“Our intention is clear: we want the countries of the world to join in encouraging the government of Sri Lanka to take the steps needed to ensure meaningful and lasting national reconciliation after a long conflict, to reach out sincerely to the Tamil population and bring them back in to the national life of Sri Lanka, and to ensure accountability for actions taken during the war.

“Time is slipping by for the people of Sri Lanka. Together with the international community we want to work with Sri Lanka in order to bring lasting peace to the island. We firmly believe that action now in this Council reflects the international community’s on-going interest in and support for action on the ground in Sri Lanka. Numerous international and domestic observers have echoed our concern that the government of Sri Lanka must now establish domestic processes that will sow the seeds of lasting peace on the ground. With this resolution, the countries of the world can extend their hand of cooperation to help all the people.”

Seated with Donahue was a State Department official who had flown from Washington DC to Geneva for the event. He was Atul Keshap, Director of the Office of India, Nepal, Sri Lanka, Bangladesh, the Maldives and Bhutan in the Bureau of Central and South Asian Affairs in the State Department. He reports directly to Robert Blake, Assistant Secretary who heads the Bureau. The other was Miriam Shahrzad Schive, in charge of political affairs and specialised agencies in the US diplomatic mission in Geneva.

Keshap followed Donahue with some remarks. He said the resolution was not “brought up suddenly.” The United States too had helped Sri Lanka eradicate terrorism. He charged that the government has “not been practical” in its approach to issues and recalled that Blake was personally aware of some developments since he had served as Ambassador. Thereafter, in his capacity as Assistant Secretary he had visited Sri Lanka many times for talks with government leaders, opposition political parties and civil society organisations. He (Blake) understood the ground realities well, Keshap noted. There was a slip up during his speech when he referred to Mohan Peiris as the Attorney General. He was reminded by Peiris that he had already relinquished that office.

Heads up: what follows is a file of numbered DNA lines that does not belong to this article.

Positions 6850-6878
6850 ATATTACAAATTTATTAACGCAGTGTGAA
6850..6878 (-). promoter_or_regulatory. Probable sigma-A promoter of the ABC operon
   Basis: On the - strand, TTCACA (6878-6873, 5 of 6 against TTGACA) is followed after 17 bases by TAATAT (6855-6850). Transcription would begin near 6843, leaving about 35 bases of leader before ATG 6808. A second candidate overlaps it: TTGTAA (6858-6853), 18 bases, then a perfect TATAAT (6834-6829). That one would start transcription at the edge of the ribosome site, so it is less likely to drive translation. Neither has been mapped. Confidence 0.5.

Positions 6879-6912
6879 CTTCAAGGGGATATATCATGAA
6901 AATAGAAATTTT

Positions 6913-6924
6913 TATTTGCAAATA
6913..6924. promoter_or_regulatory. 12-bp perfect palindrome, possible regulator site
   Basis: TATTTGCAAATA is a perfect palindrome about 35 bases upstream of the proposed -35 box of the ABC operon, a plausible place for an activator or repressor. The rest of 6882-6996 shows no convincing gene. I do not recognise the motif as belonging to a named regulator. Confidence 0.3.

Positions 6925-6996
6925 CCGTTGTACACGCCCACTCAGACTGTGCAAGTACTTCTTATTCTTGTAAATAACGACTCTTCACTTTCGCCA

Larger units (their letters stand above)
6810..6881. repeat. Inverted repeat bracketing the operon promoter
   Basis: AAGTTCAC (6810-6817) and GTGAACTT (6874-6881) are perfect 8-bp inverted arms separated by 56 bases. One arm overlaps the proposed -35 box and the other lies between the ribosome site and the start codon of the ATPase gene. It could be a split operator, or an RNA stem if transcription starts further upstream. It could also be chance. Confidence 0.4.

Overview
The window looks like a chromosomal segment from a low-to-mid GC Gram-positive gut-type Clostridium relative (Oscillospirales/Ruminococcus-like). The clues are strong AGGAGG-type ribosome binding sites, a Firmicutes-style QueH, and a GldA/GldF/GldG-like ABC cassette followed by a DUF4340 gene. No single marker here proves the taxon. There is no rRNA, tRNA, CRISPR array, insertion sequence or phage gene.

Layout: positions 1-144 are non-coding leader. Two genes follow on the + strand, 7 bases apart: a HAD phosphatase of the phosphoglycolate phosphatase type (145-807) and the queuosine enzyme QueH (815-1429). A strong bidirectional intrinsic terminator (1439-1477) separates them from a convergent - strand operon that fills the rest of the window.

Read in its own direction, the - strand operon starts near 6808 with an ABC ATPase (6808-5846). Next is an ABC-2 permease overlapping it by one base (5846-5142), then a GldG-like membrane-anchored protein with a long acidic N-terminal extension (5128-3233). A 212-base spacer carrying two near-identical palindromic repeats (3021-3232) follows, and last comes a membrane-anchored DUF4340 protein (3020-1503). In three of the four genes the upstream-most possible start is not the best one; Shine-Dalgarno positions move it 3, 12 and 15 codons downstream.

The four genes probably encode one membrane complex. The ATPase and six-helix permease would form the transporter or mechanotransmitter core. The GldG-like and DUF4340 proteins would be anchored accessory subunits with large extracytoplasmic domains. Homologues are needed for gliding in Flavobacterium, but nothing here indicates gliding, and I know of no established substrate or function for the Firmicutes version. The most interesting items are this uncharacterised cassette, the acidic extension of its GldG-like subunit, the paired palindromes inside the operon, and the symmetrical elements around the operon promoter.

Participants were allowed a three minute speech. Peiris took the opportunity to strongly defend Sri Lanka. He accused the west of double standards and asked why Sri Lanka was being singled out. When his time was over, Peiris protested that since the resolution was against Sri Lanka, it was nothing but right that he be given more time to argue the country’s case. When contributions by some 25 envoys and delegates from UN member countries ended, Donahue noted, “we still have some more time” and invited Peiris to speak again.

The legal advisor to the Cabinet said the final report of the Lessons Learnt and Reconciliation Commission (LLRC) had been broadly divided into four different categories. They were (1) National Policy (2) Final stages of the separatist war (3) National Security, and (4) Rehabilitation and Development. Several Committees were being tasked to go into these aspects. The initiatives were being chaired by President Mahinda Rajapaksa. He looked at the chair and remarked “The United States is abusing their might.”

Delegates from African and Latin American countries, though present, did not make speeches. Nor did the Indian diplomats who were present there. Besides Sri Lanka, delegates from Denmark (on behalf of the European Union), Pakistan, France, Russian Federation, Switzerland, Norway, Cuba, Hungary, Poland, Egypt (on behalf of the Non Aligned Movement), Sweden, Australia, Thailand, the Philippines, the United Kingdom, Algeria, Indonesia, Austria, Zimbabwe, Germany, China, Canada, Portugal and Ireland also spoke.